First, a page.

January 25, 2014

Eye Disease – Thyroid Eye Disease

The ophthalmologist included a lot of material in the email he sent me and the images were not the most usable. I talked to him about that. He said he was aware they might not be, but hoped that they would not be unusable. I told him that I would talk about the images that show in Google search. I asked him why he did not cover thyroid eye disease and he said probably because he does not have any patients with the disease. He thanked me for wanting to cover it and said it does happen in small numbers for people with type 2 diabetes, but more often for people with type 1 diabetes.

Some people refer to this as bulging eyes, but should not. Thyroid eye disease (TED) is a disease marked by swelling of the muscles and fatty tissues surrounding the eyeball within the eye socket. This causes the eyeball to be pushed forward and causes various eye symptoms. Treatment is done to protect the eye while the disease runs its course. This often means artificial tears, medicines, and in some cases, surgery. Thyroid eye disease is usually associated with an abnormality of the thyroid gland, which needs to be treated.

TED is sometimes called other names such as thyroid ophthalmopathy, dysthyroid eye disease, Graves' ophthalmopathy or ophthalmic Graves' disease.” Autoimmune thyroid disease happens when the body's antibodies attack the thyroid gland. In some people, these same antibodies also attack the tissues surrounding the eyeball.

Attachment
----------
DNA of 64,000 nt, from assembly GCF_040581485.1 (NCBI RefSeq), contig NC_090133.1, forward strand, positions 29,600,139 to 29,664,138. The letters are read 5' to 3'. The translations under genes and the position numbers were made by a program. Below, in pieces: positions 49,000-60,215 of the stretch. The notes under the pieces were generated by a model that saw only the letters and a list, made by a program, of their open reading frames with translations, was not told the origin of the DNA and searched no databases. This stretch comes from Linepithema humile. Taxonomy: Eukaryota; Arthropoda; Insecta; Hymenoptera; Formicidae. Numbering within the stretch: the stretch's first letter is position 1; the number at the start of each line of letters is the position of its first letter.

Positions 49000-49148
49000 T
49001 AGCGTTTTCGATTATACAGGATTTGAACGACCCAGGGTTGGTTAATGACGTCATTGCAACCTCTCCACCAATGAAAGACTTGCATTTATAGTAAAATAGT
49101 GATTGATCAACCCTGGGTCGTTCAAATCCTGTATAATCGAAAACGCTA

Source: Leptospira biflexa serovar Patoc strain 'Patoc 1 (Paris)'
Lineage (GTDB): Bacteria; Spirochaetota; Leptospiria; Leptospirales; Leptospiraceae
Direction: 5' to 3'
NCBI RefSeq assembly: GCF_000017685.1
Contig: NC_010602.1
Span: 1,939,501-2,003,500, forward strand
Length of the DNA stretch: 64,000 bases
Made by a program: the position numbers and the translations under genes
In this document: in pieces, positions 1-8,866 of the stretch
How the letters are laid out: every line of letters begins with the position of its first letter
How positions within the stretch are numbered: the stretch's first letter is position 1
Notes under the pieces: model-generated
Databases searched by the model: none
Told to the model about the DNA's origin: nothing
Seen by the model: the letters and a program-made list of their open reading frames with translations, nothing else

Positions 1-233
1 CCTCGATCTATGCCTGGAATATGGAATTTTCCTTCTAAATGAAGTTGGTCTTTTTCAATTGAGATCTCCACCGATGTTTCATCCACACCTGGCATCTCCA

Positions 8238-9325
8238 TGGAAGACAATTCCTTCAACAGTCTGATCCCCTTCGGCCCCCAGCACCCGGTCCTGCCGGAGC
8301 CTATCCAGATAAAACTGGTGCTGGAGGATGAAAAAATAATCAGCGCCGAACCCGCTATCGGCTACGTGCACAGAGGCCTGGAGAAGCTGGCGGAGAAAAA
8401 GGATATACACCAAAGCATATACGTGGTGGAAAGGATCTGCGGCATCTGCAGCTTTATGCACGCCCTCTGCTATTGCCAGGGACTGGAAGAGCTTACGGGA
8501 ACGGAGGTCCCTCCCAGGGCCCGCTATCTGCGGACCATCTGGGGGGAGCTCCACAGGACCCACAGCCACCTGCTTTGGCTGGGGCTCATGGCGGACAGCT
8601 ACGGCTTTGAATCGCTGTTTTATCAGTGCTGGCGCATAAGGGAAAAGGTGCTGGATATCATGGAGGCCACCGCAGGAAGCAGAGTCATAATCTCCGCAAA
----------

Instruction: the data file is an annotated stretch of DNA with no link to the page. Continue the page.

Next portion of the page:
TED is a rare condition and affects about 16 women and 3 men in every 100,000 people each year. Most of the people have an overactive thyroid gland and have an underlying autoimmune condition. It generally happens in middle age and some people carry genes that make it likely that they will have thyroid eye disease.

Symptoms are caused by the tissues of the eye socket swelling and pushing the eyeball forward:
  • The front of your eyes can get red and irritated as the sensitive cornea is less well covered or lubricated by the eyelids.
  • The front of your eyes may feel (and be) dry if the tear-producing gland (the lacrimal gland) has been affected.
  • Your eyes may ache.
  • Your eyes may look more bulgy, giving you a staring appearance.
  • You may get double vision (diplopia) as the muscles become too swollen to work properly.
  • In advanced disease, your vision may become blurred and colors can appear less vivid.

The two eyeballs are not always equally affected. You may have other non-eye symptoms due to the abnormal thyroid gland.”

Diagnosis of TED can be done in several ways:
#1. An eye exam if you already have a diagnosis of a thyroid gland problem.
#2. A blood test named thyroid function tests which determines how well your thyroid
gland is functioning or more specialized blood tests to measure the antibodies in your blood.